Division over House of Representatives Speaker

Members of the House of Representatives were divided on who to elect as House Speaker in the first week of Jan. 2023. Nancy Pelosi, former House speaker, announced her withdrawal from the position on Nov. 17, 2022. A new speaker is typically sworn in on the first day of a new Congress, but the floor debate over Kevin McCarthy’s role as speaker has left the House without one.

“The Constitution mandates that Congress convene once each year at noon on Jan. 3, unless the preceding Congress designates a different day,” stated on Senate.gov  “In odd-numbered years, following congressional elections, a ‘new’ Congress begins.”

“The process for selecting a speaker is highly ritualized and follows a well-established pattern. Both parties will field nominations and hold votes to establish who their frontrunner will be. Sometimes leaders within the party can be challenged, as clearly has happened with McCarthy’s nomination,” Kevin Embick, AP Government teacher, said. “Usually, however, it is fairly obvious who the Speaker is going to be and the process is rather uneventful.”

The speaker of the House has three main roles: spokesperson for majority of the House, explaining legislative action to officials and overseeing House committees assignments. If a speaker is not elected by Jan. 13, it will affect how the House operates.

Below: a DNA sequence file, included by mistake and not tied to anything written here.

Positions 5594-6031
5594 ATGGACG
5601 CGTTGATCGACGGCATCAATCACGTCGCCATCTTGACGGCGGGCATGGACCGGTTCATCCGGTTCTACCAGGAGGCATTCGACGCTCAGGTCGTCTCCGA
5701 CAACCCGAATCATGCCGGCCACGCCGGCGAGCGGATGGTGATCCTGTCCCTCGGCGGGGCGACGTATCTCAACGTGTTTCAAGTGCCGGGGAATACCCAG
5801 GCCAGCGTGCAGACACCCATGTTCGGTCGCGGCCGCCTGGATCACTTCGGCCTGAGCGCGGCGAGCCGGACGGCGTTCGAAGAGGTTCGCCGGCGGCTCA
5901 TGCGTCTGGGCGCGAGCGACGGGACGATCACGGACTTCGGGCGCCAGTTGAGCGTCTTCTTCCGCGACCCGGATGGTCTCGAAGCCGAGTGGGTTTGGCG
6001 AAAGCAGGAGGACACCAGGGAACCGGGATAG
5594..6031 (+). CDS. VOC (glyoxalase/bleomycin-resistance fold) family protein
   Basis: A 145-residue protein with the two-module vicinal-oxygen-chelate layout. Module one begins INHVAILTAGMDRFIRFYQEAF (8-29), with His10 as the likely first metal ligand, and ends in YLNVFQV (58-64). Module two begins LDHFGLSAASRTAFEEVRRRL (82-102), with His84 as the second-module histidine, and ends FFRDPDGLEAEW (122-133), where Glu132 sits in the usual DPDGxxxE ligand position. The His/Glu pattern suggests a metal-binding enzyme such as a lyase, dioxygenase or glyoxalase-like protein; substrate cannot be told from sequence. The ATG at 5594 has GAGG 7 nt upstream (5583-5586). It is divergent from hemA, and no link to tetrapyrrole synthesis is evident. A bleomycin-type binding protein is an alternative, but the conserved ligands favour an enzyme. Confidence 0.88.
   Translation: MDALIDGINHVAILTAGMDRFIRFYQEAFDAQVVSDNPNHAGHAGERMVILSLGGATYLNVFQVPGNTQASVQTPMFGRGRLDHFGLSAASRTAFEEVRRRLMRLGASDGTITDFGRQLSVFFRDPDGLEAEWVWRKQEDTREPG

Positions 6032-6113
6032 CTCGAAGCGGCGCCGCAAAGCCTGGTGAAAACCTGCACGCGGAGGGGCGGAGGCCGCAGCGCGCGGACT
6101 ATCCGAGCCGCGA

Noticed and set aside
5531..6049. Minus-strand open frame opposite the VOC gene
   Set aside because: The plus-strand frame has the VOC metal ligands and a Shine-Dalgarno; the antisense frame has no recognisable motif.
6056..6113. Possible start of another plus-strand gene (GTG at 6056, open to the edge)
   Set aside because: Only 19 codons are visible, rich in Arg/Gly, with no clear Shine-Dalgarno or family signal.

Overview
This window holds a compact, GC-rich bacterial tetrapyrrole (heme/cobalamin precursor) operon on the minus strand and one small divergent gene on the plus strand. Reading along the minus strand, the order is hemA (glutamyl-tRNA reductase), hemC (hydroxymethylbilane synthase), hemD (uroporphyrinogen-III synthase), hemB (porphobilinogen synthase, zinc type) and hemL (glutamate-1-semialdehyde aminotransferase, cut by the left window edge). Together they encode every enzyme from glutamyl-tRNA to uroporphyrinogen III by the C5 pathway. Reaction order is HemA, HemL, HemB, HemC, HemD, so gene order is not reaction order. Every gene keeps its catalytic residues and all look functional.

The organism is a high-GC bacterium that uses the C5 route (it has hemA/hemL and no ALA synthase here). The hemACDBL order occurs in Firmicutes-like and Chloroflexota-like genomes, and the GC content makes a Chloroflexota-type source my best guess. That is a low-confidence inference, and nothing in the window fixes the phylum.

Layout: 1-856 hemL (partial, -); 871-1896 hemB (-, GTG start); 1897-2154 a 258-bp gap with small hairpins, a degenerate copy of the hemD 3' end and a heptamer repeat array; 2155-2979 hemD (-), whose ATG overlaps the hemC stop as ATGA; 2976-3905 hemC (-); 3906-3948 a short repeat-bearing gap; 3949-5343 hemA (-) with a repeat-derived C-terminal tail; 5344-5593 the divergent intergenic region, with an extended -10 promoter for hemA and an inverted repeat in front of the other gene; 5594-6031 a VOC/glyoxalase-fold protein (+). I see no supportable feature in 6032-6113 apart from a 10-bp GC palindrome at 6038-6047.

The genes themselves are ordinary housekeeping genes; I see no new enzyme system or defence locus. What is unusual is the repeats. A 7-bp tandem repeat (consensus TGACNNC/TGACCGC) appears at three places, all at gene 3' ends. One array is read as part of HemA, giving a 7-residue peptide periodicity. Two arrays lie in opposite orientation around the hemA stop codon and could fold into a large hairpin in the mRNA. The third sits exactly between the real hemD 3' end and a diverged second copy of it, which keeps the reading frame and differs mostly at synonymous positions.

“Having a speaker at all times is essential to being able to get legislation passed,” Jill Dettman, President of Young Democrats Club and senior, said. “The House of Representatives is the closest representation the general public has to the government. Without a speaker and no bills being passed, the general public has no power in government.”

Kevin McCarthy, Representative of California, was elected speaker on Jan. 7. The election lasted four days and ended on the 15th ballot. The House assembled, including McCarthy, to consider the rules of the House Package for the 118th Congress which was passed on Jan. 9. 

The House Package is an agreement among Republicans that has a condition of supporting McCarthy for speaker that certain policy priorities will be elevated and that the House will make some procedural reforms,” Embick said. 

The new House Package rules allows for an easier removal of their own speaker, causes increased difficulty to raise taxes or spend federal money and establishes new investigatory committees. The package was favored by Republican Representatives, however, Tony Gonzales, Republican Representative of Texas, joined Democratic Representatives in voting against it.

In a National Review article, Gonzales states his concern for cutting federal defense spending.

“This has a proposed billions of dollars cut to defense, which I think is a horrible idea,” Gonzales said during an appearance on CBS’s Face the Nation. 

For more information on the 118th House Rules Package: https://rules.house.gov/sites/republicans.rules118.house.gov/files/BILLS-118hresPIH-118th-rules-of-the-house-of-reps-V3.pdf